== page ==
Con­tract Bridge

The Weekly Vista - - Fun & Games - by Steve Becker

Fa­mous hand

Those who con­sis­tently per­form well at the high­est lev­els of the game cer­tainly are de­serv­ing of the rep­u­ta­tions they have earned. But the chances are that if you watched a top ex­pert play, you would not be greatly im­pressed.

The fact is that an ex­pert sel­dom does any­thing sen­sa­tional. His most valu­able trait is that he rarely makes a mis­take. The abil­ity to play one ses­sion af­ter an­other with­out er­ring is his stock in trade, but it does not in­duce kib­itzers to stand up and cheer.

Take this deal from a na­tional cham­pi­onship. South was in four spades, and West led a heart. East took his A-K and re­turned a heart, won by de­clarer with the jack. South played the ace of clubs, ruffed a club and cashed the ace of di­a­monds. Next came the jack of spades, which lost to West’s king. When West re­turned a club, de­clarer ruffed and eas­ily took the rest of the tricks.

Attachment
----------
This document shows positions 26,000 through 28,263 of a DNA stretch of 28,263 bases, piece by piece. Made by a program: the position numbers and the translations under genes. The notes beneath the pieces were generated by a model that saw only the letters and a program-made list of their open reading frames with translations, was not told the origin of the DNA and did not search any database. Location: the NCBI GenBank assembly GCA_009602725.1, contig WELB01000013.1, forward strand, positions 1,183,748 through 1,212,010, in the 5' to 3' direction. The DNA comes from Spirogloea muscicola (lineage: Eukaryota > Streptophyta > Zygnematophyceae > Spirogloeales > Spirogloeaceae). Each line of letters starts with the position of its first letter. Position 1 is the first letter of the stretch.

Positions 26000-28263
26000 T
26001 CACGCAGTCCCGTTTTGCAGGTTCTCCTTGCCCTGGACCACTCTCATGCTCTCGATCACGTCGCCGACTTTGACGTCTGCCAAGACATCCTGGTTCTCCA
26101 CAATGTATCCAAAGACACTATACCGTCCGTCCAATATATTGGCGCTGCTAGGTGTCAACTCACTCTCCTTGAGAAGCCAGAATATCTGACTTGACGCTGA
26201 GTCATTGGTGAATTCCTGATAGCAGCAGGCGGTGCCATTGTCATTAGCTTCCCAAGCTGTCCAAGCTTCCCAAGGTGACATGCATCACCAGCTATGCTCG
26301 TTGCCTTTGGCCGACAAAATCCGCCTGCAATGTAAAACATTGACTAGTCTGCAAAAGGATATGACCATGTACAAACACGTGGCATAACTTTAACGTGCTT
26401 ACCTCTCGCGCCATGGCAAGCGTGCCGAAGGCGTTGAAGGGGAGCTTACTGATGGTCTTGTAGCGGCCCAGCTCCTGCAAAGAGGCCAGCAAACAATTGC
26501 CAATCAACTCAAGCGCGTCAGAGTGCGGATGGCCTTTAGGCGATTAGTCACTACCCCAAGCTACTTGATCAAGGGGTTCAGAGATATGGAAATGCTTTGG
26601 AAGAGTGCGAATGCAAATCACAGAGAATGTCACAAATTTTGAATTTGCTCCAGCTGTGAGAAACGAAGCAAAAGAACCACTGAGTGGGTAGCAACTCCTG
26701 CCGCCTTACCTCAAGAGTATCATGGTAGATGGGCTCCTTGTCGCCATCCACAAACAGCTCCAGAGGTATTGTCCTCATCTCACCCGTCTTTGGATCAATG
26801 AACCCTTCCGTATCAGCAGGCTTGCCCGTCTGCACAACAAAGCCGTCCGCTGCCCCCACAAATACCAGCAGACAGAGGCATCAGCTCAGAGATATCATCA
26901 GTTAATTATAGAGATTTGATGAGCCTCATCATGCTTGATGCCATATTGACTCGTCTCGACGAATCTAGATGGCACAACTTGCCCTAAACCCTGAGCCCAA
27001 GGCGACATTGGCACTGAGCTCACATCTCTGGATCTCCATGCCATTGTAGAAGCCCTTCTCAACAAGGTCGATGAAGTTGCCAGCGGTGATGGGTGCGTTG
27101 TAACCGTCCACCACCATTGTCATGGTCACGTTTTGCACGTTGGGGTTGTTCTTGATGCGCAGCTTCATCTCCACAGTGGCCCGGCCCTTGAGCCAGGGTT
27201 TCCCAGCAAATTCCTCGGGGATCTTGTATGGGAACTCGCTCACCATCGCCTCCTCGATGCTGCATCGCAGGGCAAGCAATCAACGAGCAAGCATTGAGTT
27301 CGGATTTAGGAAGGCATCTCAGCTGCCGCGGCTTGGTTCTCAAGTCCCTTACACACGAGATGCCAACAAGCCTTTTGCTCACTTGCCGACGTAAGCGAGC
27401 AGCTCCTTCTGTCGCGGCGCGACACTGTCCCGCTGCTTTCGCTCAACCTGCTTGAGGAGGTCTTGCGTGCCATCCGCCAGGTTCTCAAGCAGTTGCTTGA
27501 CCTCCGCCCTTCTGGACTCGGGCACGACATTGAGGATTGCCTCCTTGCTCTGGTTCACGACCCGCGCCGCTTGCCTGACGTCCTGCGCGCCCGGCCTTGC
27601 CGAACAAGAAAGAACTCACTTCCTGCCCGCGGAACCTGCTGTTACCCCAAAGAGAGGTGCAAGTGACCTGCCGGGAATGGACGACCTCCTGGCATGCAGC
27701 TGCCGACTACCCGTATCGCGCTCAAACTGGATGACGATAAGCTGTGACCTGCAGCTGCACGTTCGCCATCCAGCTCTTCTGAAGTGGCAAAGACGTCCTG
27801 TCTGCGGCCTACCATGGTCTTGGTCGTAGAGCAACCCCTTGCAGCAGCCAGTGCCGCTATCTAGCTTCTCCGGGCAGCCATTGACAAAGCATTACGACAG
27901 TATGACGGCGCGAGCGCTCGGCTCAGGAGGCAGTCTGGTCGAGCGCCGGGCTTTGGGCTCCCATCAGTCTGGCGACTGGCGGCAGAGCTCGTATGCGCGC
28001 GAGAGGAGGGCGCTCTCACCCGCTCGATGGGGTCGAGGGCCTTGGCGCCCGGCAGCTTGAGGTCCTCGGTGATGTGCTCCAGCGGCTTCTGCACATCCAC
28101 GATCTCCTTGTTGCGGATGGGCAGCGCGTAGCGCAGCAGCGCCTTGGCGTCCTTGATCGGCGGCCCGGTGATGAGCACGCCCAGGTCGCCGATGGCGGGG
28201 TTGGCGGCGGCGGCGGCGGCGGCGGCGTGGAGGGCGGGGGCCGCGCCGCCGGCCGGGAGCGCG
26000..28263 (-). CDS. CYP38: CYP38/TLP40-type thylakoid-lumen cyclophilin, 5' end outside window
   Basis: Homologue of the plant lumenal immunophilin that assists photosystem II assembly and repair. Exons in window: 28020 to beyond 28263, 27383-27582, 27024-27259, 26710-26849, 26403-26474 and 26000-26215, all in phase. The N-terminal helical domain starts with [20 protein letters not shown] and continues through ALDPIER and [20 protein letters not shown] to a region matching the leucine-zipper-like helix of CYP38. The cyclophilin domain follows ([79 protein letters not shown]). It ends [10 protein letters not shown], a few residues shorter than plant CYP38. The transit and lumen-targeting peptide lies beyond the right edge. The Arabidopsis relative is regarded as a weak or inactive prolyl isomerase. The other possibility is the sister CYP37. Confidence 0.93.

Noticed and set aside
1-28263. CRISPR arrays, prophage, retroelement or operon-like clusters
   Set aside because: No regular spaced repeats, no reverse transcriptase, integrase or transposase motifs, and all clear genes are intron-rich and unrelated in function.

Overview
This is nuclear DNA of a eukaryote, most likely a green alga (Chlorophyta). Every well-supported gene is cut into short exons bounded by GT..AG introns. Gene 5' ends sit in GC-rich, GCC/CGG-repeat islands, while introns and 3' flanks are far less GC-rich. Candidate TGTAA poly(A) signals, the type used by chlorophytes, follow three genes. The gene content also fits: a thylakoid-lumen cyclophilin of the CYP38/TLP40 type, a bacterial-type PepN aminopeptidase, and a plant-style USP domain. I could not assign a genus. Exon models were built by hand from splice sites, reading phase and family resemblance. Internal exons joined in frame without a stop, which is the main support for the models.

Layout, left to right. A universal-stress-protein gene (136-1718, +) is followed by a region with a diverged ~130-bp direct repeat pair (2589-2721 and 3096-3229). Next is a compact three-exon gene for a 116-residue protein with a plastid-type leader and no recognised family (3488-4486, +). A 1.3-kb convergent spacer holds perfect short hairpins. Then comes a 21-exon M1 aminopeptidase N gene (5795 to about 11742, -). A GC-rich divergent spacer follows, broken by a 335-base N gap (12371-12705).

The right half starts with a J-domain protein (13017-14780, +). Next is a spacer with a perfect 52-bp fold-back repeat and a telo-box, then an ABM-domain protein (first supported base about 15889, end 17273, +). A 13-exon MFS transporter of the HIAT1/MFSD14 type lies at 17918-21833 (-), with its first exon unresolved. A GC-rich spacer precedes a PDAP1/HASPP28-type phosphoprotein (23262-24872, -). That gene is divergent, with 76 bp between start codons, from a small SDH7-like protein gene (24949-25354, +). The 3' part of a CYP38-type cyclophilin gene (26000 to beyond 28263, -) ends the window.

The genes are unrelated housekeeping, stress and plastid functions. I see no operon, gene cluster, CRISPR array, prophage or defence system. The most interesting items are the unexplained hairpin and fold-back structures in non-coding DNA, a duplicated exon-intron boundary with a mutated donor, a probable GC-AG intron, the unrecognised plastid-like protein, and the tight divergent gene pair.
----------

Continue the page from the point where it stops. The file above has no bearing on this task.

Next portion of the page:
What did South do that was ex­tra­or­di­nary? On the face of it, noth­ing. He had to lose two hearts and a spade — and he lost them. Yet, upon closer study, South did some­thing re­ally good, and if he hadn’t done it, he would have gone down. He made the key play of cash­ing the ace of di­a­monds be­fore tak­ing the trump fi­nesse.

And what did this ac­com­plish? To see the dif­fer­ence, let’s say that af­ter South ruffed a club at trick five, he had next led the jack of spades, los­ing to the king.

West would then have re­turned a di­a­mond, and the con­tract would have been lost. South would have been un­able to lead from dummy with­out los­ing a sec­ond trump trick to West’s ten, and he would have gone down one. Gi­ant oaks from tiny acorns grow.

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